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The utility of behavioral studies for aquatic toxicology testing : a meta-analysis

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journal contribution
posted on 06.12.2017, 00:00 by Steven Melvin, Scott Wilson
Behavioral responses have been applied for decades as tools for aquatic toxicity testing, but have received far less attention than studies assessing lethality, development or reproduction. With improved visual and non-visual assessment tools and increased knowledge of the importance of behavior for organism health and fitness, interest in behavioral analysis has increased in recent years. However, to our knowledge there has never been a quantitative assessment of the available techniques for organismal toxicity testing, so it is not clear whether behavioral studies represent valuable additions to environmental monitoring. We performed a meta-analysis comparing the relative sensitivities and average durations of behavioral studies to those assessing acute lethality, development and reproduction. Results demonstrate that the average duration of behavioral studies is consistently less than developmental or reproductive studies, and that behavioral endpoints are generally more sensitive than those assessing development or reproduction. We found effect sizes to be lower but power to be higher in behavioral and reproductive studies compared to studies assessing development, which likely relates to low sample sizes commonly used in developmental studies. Overall, we conclude that behavioral studies are comparatively fast and sensitive, and therefore warrant further attention as tools for assessing the toxicological effects of environmental contaminants. We suggest that research aimed at developing and optimizing techniques for behavioral analysis could prove extremely useful to the field of toxicology, but that future work must be directed at determining what specific behaviors are most sensitive to various classes of contaminants, and at understanding the relevance of changes to discrete behaviors for influencing organismal and population-level health and fitness.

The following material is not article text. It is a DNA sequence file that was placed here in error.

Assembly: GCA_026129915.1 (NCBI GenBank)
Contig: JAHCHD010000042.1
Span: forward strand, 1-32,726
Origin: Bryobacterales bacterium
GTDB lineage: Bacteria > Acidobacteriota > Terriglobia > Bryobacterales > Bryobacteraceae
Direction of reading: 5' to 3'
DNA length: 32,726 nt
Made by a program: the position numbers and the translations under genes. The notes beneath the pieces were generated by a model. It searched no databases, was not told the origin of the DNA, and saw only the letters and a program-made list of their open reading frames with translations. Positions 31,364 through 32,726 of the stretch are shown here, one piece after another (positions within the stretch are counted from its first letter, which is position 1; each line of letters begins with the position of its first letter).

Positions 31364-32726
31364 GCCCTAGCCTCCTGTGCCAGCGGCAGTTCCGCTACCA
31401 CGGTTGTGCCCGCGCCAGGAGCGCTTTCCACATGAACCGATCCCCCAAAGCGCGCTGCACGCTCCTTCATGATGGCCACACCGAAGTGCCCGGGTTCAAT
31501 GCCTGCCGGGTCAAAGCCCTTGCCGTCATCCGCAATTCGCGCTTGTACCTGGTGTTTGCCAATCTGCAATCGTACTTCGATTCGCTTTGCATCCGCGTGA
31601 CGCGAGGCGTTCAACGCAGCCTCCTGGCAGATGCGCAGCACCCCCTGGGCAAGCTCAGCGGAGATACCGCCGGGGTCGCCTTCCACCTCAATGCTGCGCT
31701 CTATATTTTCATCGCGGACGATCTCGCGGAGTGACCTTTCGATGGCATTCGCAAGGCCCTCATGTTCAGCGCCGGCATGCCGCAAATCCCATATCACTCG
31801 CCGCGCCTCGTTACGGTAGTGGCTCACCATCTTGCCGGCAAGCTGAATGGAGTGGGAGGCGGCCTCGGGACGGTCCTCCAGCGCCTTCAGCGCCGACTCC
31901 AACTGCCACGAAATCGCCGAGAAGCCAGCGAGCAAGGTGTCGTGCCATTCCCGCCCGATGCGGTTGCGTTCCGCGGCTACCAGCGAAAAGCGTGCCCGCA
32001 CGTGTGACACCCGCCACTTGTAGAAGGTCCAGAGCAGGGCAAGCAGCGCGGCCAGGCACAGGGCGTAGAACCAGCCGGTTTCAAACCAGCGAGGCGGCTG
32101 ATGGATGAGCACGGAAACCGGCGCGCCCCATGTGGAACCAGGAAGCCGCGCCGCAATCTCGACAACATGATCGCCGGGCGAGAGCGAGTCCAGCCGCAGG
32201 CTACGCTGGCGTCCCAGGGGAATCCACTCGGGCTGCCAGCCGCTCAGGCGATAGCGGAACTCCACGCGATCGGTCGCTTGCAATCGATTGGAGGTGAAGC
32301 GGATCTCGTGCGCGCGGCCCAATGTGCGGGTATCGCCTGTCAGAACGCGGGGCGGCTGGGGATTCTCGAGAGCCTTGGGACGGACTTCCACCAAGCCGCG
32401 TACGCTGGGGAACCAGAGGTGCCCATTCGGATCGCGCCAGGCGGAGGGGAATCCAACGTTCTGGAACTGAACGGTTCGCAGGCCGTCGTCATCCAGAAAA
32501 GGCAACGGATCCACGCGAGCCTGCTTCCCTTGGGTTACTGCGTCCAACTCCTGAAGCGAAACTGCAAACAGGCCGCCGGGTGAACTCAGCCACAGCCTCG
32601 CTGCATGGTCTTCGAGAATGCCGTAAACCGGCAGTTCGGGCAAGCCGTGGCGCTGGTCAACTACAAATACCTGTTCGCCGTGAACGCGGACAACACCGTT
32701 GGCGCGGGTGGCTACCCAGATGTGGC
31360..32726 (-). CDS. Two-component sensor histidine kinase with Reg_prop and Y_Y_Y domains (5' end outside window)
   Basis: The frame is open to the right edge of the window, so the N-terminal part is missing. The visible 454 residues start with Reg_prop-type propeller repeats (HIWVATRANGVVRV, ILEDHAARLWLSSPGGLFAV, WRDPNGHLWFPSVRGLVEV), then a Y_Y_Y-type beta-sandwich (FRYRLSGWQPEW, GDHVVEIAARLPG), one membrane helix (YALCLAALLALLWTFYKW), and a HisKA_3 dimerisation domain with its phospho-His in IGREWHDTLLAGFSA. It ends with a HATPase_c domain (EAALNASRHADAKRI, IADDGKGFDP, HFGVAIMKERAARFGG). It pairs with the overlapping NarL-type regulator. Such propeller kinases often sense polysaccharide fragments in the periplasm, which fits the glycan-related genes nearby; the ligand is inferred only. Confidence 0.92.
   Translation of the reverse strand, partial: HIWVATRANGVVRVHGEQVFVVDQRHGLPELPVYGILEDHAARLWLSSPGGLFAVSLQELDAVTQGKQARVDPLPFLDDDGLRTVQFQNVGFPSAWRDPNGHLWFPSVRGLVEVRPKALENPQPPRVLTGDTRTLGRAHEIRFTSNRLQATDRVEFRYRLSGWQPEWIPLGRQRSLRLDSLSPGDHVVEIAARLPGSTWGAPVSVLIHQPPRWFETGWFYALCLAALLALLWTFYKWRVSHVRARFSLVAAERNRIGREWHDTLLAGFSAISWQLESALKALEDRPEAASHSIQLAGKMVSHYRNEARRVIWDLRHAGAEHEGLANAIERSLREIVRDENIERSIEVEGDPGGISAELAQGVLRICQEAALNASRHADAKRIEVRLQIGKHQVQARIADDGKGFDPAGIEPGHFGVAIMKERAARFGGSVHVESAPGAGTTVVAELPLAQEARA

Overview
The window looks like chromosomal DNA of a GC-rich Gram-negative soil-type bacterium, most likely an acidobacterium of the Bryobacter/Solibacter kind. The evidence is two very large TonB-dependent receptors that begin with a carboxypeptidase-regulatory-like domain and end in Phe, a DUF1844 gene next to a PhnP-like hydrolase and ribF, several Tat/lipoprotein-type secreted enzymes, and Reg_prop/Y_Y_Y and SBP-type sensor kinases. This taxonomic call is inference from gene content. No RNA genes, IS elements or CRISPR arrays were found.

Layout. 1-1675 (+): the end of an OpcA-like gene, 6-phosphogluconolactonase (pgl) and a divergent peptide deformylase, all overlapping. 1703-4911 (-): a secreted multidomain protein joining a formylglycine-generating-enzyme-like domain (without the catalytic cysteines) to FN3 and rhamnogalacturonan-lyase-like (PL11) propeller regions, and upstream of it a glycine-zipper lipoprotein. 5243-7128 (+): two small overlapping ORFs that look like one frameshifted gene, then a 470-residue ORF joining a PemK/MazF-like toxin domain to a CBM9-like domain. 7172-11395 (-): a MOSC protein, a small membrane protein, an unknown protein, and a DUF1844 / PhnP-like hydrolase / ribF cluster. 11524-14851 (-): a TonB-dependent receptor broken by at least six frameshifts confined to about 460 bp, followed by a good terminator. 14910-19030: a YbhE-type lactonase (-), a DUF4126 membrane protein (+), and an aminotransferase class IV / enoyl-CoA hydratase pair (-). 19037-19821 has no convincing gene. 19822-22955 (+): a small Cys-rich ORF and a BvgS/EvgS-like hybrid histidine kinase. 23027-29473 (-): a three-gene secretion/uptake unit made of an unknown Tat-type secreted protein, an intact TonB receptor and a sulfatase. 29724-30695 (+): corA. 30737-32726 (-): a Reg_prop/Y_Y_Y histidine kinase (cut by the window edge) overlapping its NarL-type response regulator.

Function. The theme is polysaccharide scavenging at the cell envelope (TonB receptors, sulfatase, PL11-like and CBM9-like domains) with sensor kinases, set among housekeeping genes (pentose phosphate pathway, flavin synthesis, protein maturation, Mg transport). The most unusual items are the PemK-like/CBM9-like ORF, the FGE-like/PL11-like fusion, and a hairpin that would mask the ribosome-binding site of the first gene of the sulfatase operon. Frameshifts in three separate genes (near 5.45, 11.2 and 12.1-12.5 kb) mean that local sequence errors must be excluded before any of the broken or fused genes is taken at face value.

Funding

Category 1 - Australian Competitive Grants (this includes ARC, NHMRC)

History

Volume

93

Start Page

2217

End Page

2223

Number of Pages

7

eISSN

1879-1298

ISSN

0045-6535

Location

United Kingdom

Publisher

Pergamon

Language

en-aus

Peer Reviewed

Yes

Open Access

No

External Author Affiliations

Not affiliated to a Research Institute; School of Medical and Applied Sciences (2013- );

Era Eligible

Yes

Journal

Chemosphere.

Exports